Attention-deficit/hyperactivity disorder (ADHD) is a common condition of the brain that makes it difficult to control behavior. It affects more than 10 million school-aged boys and girls, adolescents, and adults. Three times as many boys are diagnosed with ADHD than girls. Symptoms persist into adulthood in as many as 60 percent of cases.

People with ADHD have trouble paying attention, controlling impulsive behaviors, and in some cases, are overly active. Although these characteristics are present to some extent in everyone, when the symptoms are developmentally extreme, pervasive, and persistent, it might be ADHD.

About ADHD

Although individuals with attention-deficit/hyperactivity disorder can be very successful in life, without identification and proper treatment, ADHD may have serious consequences. This includes:

  • school failure
  • family stress and disruption
  • depression
  • problems with relationships
  • substance abuse
  • delinquency
  • risk for accidental injuries
  • job failure

Therefore, early identification and effective treatment are extremely important. For an individual to be diagnosed with ADHD, symptoms must interfere with normal daily activities and be present at levels that are not in line with his or her stage of development.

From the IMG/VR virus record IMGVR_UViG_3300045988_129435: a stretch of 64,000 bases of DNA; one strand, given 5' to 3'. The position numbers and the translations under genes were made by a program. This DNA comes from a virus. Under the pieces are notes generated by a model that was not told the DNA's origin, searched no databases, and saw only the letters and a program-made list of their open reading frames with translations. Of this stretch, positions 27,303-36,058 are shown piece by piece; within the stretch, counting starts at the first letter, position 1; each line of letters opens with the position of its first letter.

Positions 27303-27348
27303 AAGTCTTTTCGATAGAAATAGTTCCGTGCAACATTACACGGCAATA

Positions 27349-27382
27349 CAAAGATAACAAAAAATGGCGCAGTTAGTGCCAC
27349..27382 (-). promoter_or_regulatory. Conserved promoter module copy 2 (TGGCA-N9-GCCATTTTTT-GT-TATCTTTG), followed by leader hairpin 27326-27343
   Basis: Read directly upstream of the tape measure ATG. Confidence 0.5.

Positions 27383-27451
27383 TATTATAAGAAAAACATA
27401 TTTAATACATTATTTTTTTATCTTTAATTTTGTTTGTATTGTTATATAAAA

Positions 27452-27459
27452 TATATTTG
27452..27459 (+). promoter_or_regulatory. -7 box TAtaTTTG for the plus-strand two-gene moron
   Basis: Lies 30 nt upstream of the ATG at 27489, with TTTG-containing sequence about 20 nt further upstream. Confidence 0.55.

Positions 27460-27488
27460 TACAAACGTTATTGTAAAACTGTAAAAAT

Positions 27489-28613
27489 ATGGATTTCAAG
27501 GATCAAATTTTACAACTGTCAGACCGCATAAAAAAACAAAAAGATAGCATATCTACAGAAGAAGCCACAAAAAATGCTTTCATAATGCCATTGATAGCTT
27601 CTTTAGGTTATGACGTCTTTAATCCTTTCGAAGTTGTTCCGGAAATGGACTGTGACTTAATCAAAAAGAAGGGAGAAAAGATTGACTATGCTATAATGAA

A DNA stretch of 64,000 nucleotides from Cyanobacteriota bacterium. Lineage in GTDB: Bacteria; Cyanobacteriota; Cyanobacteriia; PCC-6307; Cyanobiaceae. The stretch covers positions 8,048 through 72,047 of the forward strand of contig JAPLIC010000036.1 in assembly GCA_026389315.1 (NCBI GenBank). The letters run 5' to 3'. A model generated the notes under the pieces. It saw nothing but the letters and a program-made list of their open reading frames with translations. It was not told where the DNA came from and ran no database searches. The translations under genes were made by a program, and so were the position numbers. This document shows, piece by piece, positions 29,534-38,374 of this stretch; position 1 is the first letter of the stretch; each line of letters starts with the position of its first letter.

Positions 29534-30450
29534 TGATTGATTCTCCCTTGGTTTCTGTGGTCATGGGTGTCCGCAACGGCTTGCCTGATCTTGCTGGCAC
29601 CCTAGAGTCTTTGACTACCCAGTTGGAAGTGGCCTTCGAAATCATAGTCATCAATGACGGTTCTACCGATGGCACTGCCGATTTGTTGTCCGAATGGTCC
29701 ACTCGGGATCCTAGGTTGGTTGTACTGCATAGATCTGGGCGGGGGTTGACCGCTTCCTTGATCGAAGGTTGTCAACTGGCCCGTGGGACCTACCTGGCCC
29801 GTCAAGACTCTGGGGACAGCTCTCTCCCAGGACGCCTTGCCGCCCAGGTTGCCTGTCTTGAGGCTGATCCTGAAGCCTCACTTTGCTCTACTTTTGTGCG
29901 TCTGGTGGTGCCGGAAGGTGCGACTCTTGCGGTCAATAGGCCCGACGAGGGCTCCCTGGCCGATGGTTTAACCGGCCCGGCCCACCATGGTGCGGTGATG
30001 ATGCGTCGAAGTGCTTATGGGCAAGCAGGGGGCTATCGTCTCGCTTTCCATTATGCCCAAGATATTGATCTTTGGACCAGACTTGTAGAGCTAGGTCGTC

While the exact causes of ADHD are not fully known, research points to genetics (passed down through families) as a strong link to the disorder. Low birth weight, mothers smoking while pregnant, and other problems during pregnancy may also be possible risk factors that contribute to ADHD.

Caring for Someone With ADHD

Caring for Someone with ADHD

If you care for a child or teenager with ADHD, chances are your journey has been long and frustrating. The research shows that Mom, Dad and teachers often disagree on the “problem” when observations are collected using only rating scales. Sometimes, when ADHD is diagnosed by a doctor or psychologist, there is reluctance to use medications.

Many families have reported that objective information from a Quotient ADHD Test helps them to see the severity of hyperactivity, impulsivity, and inattention, and therefore agree on the diagnosis. By also helping to see the progress, the Quotient report can get everyone on the same page and promote productive discussion on next steps to stay on track.